Organizers said they had distributed 1,000 tickets for the speech, the packed audience at Turner Gym greeted Hannah-Jones with a standing ovation, and her remarks were frequently punctuated with applause. An invitation-only breakfast with Hannah-Jones was also planned for area educators, community leaders, and elected officials, and her talk was the annual Rosel Schewel Lecture in Education and Human Diversity. The late Rosel Schewel, a community leader, was a faculty member at UL from 1973 to 1992 and the lecture series was established by her late husband, Elliot Schewel, an influential state senator from Lynchburg. The Schewel family has long been among the top benefactors of education and community advancement in the region. Elliot and Rosel Schewel Hall, one of UL’s main buildings, is named for them. Rosel Schewel was the first woman to serve as chair of the Board of Trustees. Current U.S. Sen. Mark Warner, D-Virginia, has said he considers Elliot Schewel a mentor.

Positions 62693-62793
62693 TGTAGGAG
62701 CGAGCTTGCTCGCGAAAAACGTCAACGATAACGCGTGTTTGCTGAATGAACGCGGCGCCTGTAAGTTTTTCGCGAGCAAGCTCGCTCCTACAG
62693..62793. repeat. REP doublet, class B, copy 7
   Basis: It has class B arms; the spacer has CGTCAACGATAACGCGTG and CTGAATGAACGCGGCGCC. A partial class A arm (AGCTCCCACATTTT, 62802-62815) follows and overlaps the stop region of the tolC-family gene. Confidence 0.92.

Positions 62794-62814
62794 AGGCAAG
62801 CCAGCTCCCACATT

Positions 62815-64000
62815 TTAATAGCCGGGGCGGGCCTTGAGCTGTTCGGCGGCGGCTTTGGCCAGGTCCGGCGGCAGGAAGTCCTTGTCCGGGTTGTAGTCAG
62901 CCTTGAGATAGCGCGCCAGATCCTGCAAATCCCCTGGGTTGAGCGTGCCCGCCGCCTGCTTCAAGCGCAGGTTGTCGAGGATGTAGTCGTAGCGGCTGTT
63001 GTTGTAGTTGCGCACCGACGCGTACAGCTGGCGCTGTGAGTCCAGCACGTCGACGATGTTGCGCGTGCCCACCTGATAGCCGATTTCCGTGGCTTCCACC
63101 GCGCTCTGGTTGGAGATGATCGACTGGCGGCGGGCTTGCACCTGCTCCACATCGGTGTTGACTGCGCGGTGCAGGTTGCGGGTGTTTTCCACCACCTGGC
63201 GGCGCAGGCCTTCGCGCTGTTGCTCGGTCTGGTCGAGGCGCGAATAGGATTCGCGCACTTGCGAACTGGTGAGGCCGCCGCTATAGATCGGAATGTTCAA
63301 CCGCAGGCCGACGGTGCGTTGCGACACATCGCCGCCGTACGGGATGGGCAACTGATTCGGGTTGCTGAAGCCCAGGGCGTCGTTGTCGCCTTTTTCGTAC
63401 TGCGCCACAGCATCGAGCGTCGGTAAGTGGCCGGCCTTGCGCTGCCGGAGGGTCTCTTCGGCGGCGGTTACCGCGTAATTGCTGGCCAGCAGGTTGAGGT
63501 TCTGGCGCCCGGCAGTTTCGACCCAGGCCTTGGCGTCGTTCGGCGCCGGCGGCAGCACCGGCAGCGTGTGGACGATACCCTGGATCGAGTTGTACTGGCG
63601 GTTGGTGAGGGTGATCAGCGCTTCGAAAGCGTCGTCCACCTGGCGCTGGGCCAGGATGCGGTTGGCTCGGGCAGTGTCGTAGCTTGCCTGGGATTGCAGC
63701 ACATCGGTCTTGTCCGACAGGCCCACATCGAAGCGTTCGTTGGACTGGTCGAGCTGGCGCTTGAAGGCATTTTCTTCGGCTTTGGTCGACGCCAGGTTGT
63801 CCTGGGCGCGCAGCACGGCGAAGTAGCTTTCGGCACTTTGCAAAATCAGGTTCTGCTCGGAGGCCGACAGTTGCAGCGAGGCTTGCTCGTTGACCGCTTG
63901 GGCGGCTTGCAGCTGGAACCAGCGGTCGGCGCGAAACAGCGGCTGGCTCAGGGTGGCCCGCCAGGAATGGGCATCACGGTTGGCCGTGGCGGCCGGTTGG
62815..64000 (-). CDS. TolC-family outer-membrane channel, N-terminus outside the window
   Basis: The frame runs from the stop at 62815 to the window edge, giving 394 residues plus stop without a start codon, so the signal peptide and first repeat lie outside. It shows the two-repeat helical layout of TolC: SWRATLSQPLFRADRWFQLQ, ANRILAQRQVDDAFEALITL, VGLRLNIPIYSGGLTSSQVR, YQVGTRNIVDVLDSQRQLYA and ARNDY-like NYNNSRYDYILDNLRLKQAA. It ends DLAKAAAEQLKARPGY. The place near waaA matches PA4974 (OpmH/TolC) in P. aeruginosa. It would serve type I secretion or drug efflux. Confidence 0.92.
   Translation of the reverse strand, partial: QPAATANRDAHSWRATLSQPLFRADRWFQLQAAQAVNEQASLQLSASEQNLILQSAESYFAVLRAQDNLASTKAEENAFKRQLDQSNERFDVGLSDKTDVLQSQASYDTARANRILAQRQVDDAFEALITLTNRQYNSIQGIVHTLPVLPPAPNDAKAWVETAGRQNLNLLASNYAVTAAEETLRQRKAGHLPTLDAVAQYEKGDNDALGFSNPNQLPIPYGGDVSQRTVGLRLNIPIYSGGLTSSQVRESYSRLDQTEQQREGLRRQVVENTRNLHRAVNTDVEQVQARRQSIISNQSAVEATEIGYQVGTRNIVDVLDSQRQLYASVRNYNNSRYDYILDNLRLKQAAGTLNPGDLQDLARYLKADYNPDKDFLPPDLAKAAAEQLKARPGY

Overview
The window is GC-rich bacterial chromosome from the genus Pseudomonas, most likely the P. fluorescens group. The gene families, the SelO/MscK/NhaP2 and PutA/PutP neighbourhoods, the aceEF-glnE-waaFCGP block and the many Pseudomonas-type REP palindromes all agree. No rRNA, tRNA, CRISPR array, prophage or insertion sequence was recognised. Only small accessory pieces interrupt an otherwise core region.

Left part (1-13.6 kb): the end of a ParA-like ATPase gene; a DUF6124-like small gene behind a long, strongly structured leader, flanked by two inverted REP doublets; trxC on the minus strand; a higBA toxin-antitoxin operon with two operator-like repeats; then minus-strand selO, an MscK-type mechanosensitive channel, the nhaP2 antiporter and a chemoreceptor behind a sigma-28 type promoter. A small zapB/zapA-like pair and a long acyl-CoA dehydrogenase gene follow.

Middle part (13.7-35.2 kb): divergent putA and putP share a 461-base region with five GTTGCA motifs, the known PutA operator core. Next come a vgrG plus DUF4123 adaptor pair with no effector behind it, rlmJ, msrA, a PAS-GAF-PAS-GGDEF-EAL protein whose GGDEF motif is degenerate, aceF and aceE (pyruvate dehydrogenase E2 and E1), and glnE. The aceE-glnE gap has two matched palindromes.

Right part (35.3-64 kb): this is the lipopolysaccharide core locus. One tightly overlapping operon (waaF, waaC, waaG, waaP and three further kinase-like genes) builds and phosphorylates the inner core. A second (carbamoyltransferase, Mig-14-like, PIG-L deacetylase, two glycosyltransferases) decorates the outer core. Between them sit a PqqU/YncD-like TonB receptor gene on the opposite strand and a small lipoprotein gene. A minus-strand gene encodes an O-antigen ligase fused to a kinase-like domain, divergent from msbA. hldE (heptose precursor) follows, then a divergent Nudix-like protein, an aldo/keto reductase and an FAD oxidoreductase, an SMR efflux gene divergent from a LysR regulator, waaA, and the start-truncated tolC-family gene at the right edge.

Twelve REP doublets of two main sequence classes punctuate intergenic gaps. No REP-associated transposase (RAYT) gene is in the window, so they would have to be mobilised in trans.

Many of the original 1619 Project’s subjects were Virginians, including not only Thomas Jefferson, who owned two slave plantations, Monticello near Charlottesville and Poplar Forest near Lynchburg, but also men like Gabriel Prosser of Richmond in 1800, and Nat Turner of Southhampton County in 1831, who planned slave rebellions and were executed along with their followers. A less well-known Virginian highlighted was Henry W. Adams, an 1846 colonel in the Virginia Militia and later a Confederate colonel. Adams, who lived near the Staunton River in southern Campbell County, started a slave patrol in nearby Pittsylvania County to round up any enslaved people engaged in “unlawful assemblies” or going from one plantation to another without a pass from a white master. Violators were to receive up to 20 lashes.